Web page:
Hybrids: 200-300 grains/m2
Population rye: 300-400 grains/m2
Rye is very resistant to cold temperatures.
Rye has a strong root system.
Adjust the nitrogen supply to demand in order to avoid lodging.
Hybrid and population rye require different fertilization.
Seeding is carried out from the end of September to the beginning of October. The planting density varies greatly between varieties. In very good conditions and early sowing with hybrid varieties (70-75% share), very low densities of 150 to 180 seeds/ m2 are possible. Population rye is sown at a density of 250 to 300 seeds/ m2 and late varieties at a density of 300 to 350 seeds/ m2.
Although rye is a relatively robust cereal, it needs plant protection treatment to achieve high yields. The stem and bulb eelworm (Ditylenchus dipsaci) is a pathogenic nematode that also affects rye and is prevalent following a mild winter. Appropriate crop rotation and seed dressing can reduce the occurrence of phytopathogenic fungi (ergot, Claviceps purpurea) which has to be controlled by fungicides.
Due to the early development and high amount of tillering, rye competed well against weeds. A treatment with herbicides should be carried out in autumn.
(Unit/t of production)
(Unit/t of production)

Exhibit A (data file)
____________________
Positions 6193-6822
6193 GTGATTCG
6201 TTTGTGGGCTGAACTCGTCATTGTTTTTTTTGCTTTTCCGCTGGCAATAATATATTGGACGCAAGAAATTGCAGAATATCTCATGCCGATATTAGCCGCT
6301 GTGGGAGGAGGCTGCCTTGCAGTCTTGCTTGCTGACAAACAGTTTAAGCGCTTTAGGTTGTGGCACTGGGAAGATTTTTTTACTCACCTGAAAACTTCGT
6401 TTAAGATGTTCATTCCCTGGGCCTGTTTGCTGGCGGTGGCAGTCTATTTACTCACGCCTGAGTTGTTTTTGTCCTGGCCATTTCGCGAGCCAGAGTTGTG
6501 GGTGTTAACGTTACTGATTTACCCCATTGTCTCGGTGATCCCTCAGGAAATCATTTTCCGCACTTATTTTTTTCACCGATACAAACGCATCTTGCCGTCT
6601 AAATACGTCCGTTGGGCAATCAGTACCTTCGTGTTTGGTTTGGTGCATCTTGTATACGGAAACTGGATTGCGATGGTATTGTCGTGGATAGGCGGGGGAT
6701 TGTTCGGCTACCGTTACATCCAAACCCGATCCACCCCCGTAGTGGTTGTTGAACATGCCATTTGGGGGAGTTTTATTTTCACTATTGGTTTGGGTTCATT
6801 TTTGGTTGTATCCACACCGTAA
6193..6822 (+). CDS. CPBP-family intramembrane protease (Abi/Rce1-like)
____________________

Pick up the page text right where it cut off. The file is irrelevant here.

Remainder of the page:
B- and Mn-fertilization recommended
First application in spring
Second nitrogen fertilization
Third nitrogen fertilization
Fertilization in autumn is seldom necessary. Nevertheless, applying 20 to 30kg nitrogen can be beneficial on fields with low nitrogen supply from the previous crop (cereals or maize), and with a high amount of crop residue. Fertilization with a compound NPK fertilizer (COMPLEX 15/15/15 +7SO3+Zn) also enhances tillering and improves frost hardiness.
The first nitrogen fertilization at tillering (BBCH 21-25) influences the stock density. This application should only provide 30% of the total fertilized nitrogen at the most. An exception can be made for very poorly developed stocks. Phosphorus and potassium are applied with the first dose in spring, if not already provided in autumn. The most efficient choice is a compound NPK+S fertilizer (COMPLEX 15/15/15 +7SO3+Zn, COMPLEX 14/10/20 +10SO3, COMPLEX 20/8/8 +3MgO+10SO3).
Fertilization at the start of bolting (BBCH 30-32) influences the number of ears and the number of grains per ear. This dose regulates the stock density. Very dense stocks are fertilized later at the two-node growth stage (BBCH 32) while stocks with a low density are fertilized earlier (BBCH 29-30) to increase the number of tillers. This application should provide a maximum of 50% of the total nitrogen fertilized. On very light soils suffering from drought in spring, this application can be combined with an application at ear emergence.
A third nitrogen fertilization can optimize the N supply at very high yield expectations. This late application at ear emergence (BBCH 37-49) influences the yield (grain filling and thousand-grain weight). On very light soils with drought in spring, this application can be combined with an application at bolting (second N fertilization).